J. L. BELL is a Massachusetts writer who specializes in (among other things) the start of the American Revolution in and around Boston. He is particularly interested in the experiences of children in 1765-75. He has published scholarly papers and popular articles for both children and adults. He was consultant for an episode of History Detectives, and contributed to a display at Minute Man National Historic Park.

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Thursday, January 31, 2008

Fifty-two Words, One Diagram

For some reason, nothing will do today but to pick up this image of the Preamble to the U.S. Constitution “diagrammed,” found on the delightful Separated by a Common Language blog, and originally from Hartford’s own Capital Community College Foundation.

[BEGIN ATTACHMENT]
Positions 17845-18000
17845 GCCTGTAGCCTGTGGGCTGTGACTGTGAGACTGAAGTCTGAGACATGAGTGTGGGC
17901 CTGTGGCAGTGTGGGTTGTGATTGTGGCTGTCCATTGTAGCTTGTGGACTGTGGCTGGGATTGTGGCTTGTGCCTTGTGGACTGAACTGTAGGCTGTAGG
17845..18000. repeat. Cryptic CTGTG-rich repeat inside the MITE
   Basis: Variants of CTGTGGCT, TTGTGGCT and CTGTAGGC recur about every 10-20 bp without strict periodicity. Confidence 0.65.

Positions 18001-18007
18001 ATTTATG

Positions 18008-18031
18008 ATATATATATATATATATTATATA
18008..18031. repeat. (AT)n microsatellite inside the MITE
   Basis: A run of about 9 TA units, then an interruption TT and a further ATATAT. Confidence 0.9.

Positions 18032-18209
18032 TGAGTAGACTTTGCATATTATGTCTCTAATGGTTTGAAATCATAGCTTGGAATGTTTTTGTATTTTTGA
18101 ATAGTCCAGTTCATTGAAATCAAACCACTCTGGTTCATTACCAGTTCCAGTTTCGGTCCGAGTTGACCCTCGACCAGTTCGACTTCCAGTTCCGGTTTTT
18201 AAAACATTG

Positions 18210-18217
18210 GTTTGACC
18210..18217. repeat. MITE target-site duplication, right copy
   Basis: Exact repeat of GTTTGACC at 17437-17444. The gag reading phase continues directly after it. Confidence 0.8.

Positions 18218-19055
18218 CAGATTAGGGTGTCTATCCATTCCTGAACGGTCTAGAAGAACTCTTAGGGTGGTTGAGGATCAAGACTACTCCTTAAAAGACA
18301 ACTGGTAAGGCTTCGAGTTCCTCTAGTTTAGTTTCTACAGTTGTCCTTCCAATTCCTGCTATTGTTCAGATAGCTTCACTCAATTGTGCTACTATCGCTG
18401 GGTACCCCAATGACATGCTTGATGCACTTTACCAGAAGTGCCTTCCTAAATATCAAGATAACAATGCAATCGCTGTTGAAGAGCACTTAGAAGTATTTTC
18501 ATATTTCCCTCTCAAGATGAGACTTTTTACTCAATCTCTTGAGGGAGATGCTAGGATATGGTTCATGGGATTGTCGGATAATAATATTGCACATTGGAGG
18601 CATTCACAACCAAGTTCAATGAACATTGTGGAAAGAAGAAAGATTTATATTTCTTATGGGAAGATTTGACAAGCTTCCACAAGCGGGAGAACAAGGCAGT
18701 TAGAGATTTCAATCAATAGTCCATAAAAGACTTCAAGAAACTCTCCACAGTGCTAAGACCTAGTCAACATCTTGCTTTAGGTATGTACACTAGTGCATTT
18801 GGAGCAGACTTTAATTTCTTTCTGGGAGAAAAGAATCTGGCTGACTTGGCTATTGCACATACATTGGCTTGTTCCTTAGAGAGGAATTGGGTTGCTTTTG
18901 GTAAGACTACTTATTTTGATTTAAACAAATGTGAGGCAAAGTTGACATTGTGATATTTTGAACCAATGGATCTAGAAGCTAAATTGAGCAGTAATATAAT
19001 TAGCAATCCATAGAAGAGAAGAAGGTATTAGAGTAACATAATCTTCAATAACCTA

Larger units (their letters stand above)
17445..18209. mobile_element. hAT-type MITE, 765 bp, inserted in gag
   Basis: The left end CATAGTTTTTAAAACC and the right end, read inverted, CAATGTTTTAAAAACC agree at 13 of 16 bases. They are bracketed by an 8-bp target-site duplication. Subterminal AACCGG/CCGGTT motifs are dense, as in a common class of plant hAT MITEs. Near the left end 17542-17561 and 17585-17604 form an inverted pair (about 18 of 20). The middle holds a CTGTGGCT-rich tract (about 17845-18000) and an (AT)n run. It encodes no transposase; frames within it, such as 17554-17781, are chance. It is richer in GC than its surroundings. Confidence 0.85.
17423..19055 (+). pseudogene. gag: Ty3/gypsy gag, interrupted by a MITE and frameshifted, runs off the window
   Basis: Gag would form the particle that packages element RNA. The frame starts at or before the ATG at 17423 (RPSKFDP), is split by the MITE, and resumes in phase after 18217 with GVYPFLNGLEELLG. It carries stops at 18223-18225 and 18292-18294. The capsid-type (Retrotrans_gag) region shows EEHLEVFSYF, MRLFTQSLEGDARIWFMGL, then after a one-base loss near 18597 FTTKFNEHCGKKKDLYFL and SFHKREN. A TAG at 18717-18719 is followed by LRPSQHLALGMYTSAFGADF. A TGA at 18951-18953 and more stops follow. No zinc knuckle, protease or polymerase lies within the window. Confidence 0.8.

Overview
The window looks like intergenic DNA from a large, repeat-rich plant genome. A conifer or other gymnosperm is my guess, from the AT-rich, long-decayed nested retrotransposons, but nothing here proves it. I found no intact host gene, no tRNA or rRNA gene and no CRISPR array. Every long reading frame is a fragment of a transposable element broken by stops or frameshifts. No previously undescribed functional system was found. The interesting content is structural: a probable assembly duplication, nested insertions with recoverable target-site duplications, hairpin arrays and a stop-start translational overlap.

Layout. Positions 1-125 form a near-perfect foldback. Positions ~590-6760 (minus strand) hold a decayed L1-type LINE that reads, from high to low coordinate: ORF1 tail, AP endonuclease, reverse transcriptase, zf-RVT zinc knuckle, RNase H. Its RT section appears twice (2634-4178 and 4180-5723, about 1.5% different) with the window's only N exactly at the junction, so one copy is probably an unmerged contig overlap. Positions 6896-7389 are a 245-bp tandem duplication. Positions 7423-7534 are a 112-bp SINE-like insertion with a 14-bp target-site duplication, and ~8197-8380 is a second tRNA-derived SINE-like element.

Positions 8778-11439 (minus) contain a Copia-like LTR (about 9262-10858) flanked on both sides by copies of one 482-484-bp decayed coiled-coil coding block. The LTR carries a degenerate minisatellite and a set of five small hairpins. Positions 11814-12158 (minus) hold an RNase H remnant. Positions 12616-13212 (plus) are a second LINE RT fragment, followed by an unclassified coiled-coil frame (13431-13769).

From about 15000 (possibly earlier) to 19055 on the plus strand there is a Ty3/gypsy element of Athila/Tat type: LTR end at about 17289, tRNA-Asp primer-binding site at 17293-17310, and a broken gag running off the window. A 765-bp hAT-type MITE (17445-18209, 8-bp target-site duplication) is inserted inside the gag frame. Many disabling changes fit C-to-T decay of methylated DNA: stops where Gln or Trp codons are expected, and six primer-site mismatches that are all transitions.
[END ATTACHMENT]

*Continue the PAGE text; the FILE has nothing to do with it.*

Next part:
No, I never had to learn how to diagram a sentence in school. And this approach to analyzing sentence structure and grammar was unknown in the eighteenth century. But the formal prose of that era required long, complex, cascading sentences, and diagramming can help show how those sentences make sense.

Eugene Montoux has diagrammed an even longer and more complex sentence—the opening of the Declaration of Independence—as well as several Amendments.

1 comment:

Monica Edinger said...

I did have to diagram in school and LOVED it. Didn't help me as a writer one iota, but it was like finishing crossword puzzle. This is very cool!